Anthony Tuininga just released an updated Python cx_Oracle 5.2 driver for Oracle Database. This release brings a number of enhancements, many of them for Oracle Database 12c features such as longer VARCHARS.

cx_Oracle 5.2 is the first release Oracle has contributed code for (thanks Avinash!) so we're pretty happy all around. And a big thank you to all the other contributors and users who have made this release possible.

The new code features are:

  • Support for Oracle Database 12c strings up to 32k characters.
  • Support for LOB values larger than 4 GB.
  • Support for Oracle Database 12c array DML row counts.
  • Support for fetching batch errors.
  • Support for connections as SYSASM.
  • Added types NCHAR, FIXED_NCHAR and LONG_NCHAR to replace the types UNICODE, FIXED_UNICODE and LONG_UNICODE (which are now deprecated). These types are available in Python 3 as well so they can be used to specify the use of NCHAR type fields when binding or using setinputsizes().
  • Support for building without any configuration changes to the machine when using instant client RPMs on Linux.
  • Fixed session releasing to the pool when calling connection.close() (Issue #2)
  • Fixed binding of booleans in Python 3.x.
  • Added __version__ attribute to conform with PEP 396.
  • Fixed handling of datetime intervals (Issue #7)

The complete release notes are here.

My favorite feature is the installation improvement. (Disclaimer: I contributed the initial implementation!) With this change, Instant Client RPMS on Linux can now be used. The best bit is cx_Oracle will automatically locate Instant Client and will then also automatically build using rpath. The installation of cx_Oracle on Linux is now as simple as installing the Instant Client Basic & SDK RPMs, and running 'pip install cx_Oracle'. No need to set ORACLE_HOME during installation. No need to set LD_LIBRARY_PATH at runtime. If you have a Linux ULN support subscription you can install Instant Client via yum, which makes it even simpler.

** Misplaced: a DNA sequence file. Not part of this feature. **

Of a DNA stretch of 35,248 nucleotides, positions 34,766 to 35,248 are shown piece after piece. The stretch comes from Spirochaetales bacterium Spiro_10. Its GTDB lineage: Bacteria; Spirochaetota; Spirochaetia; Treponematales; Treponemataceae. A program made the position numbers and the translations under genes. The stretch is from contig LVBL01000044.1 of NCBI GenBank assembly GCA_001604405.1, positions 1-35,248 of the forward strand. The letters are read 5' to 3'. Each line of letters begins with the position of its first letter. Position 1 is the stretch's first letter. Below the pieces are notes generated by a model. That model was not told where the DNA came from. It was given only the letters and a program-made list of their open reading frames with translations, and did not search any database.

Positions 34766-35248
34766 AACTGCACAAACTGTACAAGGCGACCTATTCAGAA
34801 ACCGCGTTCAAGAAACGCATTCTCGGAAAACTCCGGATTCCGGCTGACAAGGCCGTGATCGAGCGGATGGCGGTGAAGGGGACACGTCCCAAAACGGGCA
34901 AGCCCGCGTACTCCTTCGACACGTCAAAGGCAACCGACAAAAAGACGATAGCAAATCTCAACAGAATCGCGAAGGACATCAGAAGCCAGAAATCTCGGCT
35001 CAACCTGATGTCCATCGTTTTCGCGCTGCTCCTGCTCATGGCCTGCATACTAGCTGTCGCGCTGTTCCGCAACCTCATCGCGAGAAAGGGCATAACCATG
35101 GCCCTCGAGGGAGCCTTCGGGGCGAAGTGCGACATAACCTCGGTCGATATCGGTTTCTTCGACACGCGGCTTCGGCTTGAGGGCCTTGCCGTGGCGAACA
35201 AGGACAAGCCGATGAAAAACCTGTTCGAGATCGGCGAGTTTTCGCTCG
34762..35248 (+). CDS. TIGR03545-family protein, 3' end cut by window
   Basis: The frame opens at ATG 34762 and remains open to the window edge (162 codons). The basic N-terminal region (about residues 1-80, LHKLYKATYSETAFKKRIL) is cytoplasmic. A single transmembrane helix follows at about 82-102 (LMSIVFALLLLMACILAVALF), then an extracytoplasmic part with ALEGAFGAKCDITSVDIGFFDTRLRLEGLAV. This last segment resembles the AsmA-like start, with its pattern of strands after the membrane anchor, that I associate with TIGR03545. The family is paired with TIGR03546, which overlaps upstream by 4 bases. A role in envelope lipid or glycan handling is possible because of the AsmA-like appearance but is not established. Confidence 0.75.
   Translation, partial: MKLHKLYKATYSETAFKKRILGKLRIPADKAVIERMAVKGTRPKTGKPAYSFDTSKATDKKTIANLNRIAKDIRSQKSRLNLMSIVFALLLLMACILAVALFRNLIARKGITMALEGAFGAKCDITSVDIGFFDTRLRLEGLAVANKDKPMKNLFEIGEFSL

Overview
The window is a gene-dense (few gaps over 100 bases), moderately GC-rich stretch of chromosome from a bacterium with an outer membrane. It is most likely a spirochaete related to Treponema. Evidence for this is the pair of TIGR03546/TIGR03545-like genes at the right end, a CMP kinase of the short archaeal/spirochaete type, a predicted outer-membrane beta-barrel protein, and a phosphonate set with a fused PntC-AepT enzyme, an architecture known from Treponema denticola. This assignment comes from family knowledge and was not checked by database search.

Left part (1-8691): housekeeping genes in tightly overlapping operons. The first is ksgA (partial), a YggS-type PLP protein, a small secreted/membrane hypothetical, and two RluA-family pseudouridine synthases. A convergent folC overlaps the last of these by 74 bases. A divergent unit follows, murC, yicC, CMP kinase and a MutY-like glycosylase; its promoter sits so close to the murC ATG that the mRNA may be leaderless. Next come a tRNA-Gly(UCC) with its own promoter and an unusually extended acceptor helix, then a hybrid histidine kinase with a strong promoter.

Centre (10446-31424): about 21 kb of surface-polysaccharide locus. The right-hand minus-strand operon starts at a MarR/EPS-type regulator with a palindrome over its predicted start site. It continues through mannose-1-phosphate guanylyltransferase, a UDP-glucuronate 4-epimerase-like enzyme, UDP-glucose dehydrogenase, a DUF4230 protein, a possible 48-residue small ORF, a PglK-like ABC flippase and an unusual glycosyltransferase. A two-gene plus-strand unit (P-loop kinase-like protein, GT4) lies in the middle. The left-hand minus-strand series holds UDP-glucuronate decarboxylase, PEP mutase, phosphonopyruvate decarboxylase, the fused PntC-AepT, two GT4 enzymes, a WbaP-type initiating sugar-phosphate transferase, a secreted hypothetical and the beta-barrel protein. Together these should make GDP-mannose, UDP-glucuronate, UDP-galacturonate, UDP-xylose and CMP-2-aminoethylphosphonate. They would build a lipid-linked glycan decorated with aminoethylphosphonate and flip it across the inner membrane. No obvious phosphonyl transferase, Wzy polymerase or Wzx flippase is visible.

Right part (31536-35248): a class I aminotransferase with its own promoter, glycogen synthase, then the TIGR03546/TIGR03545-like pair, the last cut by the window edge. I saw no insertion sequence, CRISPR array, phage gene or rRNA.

Users of Database Resident Connection Pooling will like the connection.close() fix since it allows DRCP to be used effectively without requiring a cx_Oracle session pool.

In summary the cx_Oracle 5.2 release adds great features to the already impressive Oracle Database support available to Python applications. Application development and deployment just got better.

Resources:

Thanks again to Anthony, Avinash and all the contributors who have made cx_Oracle so good.

Tuesday May 26, 2015

node-oracledb 0.6.0 is on NPM (Node.js driver for Oracle Database)

Node-oracledb 0.6.0 is now out on NPM. The Oracle Database Node.js driver powers high performance Node.js applications.

There is one feature change in this release: node-oracledb now builds with Node.js 0.10, 0.12 and with io.js. Huge thanks to Richard Natal for his GitHub pull request that added support.

For more information about node-oracledb see the node-oracledb GitHub page.

Tuesday Apr 14, 2015

Upcoming Webinar on April 15th about Node-oracledb driver for Node.js

Update:
   Watch the recording on the Oracle Database Development Web Series YouTube channel

Tomorrow I'll be giving a webinar covering node-oracledb, the Node.js driver for Oracle database.

Date: Wednesday, April 15th
Time: 9am (San Francisco time)
Webex - No need to register. Session will be recorded.
US Toll Free Audio (1-866-682-4770), with international numbers available (Meeting ID: 8232385# & PIN: 123456#)
Speaker: Christopher Jones
Topic:

Introduction to node-oracledb: the new Node.js driver for Oracle Database

Want to write highly scalable, event driven applications? Node.js lets you do just that.

After a quick introduction to Node.js, this session dives into the features of node-oracledb, the new, open source Node.js driver for Oracle Database, which is under active development.

To join the webinar, go to Webex

The webinar is part of an ongoing weekly series of developer sessions on a variety of topics Oracle Database Development Web Series - it's worth keeping an eye on the schedule.

A quick link to the node-oracledb homepage is http://ora.cl/wHu

Saturday Mar 28, 2015

node-oracledb 0.4.2 is on NPM (Node.js driver for Oracle Database)

The 0.4.2 version of the Node.js driver for Oracle Database is out.

  • Node-oracledb is now officially on the npmjs.com repository. This simplifies the Install instructions by removing the need to manually clone or download from GitHub. Thanks to Tim Branyen for setting this up and handing over stewardship to us.

  • Metadata support was added. Column names are now provided in the execute() callback result object. See the doc example.

  • We saw a few people try to use strangely old versions of Node 0.10. I've bumped up the lower limit requirement a bit. It won't force you to use the latest Node.js 0.10 patch set but you really should keep up to date with security fixes.

    If you want to build with Node 0.12, there is a community contributed patch from Richard Natal that can be found here. This patch also allows node-oracledb to work with io.js.